Elon Musk, the CEO of SpaceX and Tesla (TSLA) , is closer than ever sending people to space. He has already revealed that two people have paid for a private mission around the moon on the Falcon Heavy rocket, which is set for launch in 2018.
But he has a formidable rival. Virgin Group Founder Sir Richard Branson's plans for space travel have been delayed following the October 2014 test flight tragedy that killed one pilot and injured another. Branson's management team were then forced to suspend operations and reassess its safety and test flight procedures. But his outer space pursuits have had new life breathed into them: yesterday Saudi Arabia announced it will inject $1 billion in Branson's space tourism adventure.
Of course, space tourism is a pricey business, but both Branson and Musk are self-made billionaires who are working hard to make the vision of space travel a reality. Musk has acknowledged that the flight he has planned would be dangerous but that the customers are realistic about the risks. And Branson has no trouble accepting big money from those willing to take the trip: Virgin charges $250,000 a person for membership in its Future Astronauts program and a trip to space.
"While it appears not too far off that we could be reaching space as tourists, it still seems limited to orbiting the planet rather than directly landing on the moon," said Tom Bourlet is a avid space tourism follower and blogger on SpaghettiTraveller. "NASA's work on the Orion spacecraft could be a huge step forward in 2018."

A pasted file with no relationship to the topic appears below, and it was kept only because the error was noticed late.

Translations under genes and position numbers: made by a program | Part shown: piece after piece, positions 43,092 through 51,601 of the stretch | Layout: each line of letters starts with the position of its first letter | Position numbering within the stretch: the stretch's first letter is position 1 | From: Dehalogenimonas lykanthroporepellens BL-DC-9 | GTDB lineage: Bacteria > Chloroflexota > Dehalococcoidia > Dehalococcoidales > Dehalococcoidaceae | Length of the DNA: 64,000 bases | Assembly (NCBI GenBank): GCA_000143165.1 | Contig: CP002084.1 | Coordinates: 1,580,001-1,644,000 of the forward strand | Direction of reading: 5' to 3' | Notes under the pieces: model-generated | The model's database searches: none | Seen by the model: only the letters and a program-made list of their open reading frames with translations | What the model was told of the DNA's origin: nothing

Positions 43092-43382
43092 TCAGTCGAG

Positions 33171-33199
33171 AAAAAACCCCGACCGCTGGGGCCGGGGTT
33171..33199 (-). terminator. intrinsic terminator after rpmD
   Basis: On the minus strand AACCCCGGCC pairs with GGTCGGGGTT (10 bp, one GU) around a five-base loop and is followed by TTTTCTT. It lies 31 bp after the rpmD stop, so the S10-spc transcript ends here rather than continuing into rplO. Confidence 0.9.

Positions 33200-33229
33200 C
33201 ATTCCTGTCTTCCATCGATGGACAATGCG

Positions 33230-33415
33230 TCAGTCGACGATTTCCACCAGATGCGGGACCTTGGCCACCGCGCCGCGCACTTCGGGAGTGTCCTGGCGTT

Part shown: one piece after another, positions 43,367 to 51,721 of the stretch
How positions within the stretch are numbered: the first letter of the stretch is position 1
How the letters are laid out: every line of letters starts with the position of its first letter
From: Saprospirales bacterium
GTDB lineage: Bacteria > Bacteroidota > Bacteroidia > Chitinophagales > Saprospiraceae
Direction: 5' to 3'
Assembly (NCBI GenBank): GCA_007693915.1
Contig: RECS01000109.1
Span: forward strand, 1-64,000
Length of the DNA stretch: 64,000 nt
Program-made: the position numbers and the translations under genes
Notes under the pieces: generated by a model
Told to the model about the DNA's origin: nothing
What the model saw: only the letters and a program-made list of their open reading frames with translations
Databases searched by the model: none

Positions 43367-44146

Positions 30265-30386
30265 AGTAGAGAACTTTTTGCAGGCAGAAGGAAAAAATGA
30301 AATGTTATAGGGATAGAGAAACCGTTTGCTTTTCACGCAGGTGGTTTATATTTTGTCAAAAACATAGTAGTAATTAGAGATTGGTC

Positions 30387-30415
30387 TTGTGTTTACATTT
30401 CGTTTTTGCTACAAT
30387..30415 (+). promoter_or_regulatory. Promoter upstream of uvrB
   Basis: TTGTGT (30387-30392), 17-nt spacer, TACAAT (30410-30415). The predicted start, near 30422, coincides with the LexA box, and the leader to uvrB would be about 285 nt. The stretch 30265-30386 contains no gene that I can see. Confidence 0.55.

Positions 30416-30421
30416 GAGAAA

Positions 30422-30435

Bourlet acknowledges that the price of space travel is a huge hurdle for many us dreamers.
"Beyond the moon, we also might have the opportunity to land on asteroids," he adds. "The price will be the big stumbling block, being far beyond the Average Joe's budget, especially when compared to a trip to Albufeira; however, like the cost of flights almost 100 years ago, they will continue to drop with technological advancements."
Bourlet predicts that though getting tourists into space is clearly a more immediate reality, the likes of Musk and Branson will be able to land tourists on the moon within 15 years.
So Who Will Strike First?
How likely is it that SpaceX will accomplish the outer space tourist trip before Virgin Group?
Musk's Falcon Heavy, the prototype shuttle which with potential to send human beings to moon, is expected to launch this November from Kennedy Space centre.
After the fatal breakup of Virgin Galactic's rocket plane in 2014, Branson is now expected to revive powered test flights in the middle of next year.
As it stands, Musk, the founder of co-founder of PayPal, Tesla Motors, SpaceX, Hyperloop, SolarCity, The Boring Company and OpenAI is winning this race.
Of course, Musk and Branson have Amazon (AMZN) Founder Jeff Bezos hot on their heels. He announced earlier this year that he'd selling $1 billion of his Amazon stock annually to finance his Blue Origin rocket company, which secured its first paying client, Eutelstat, this year.
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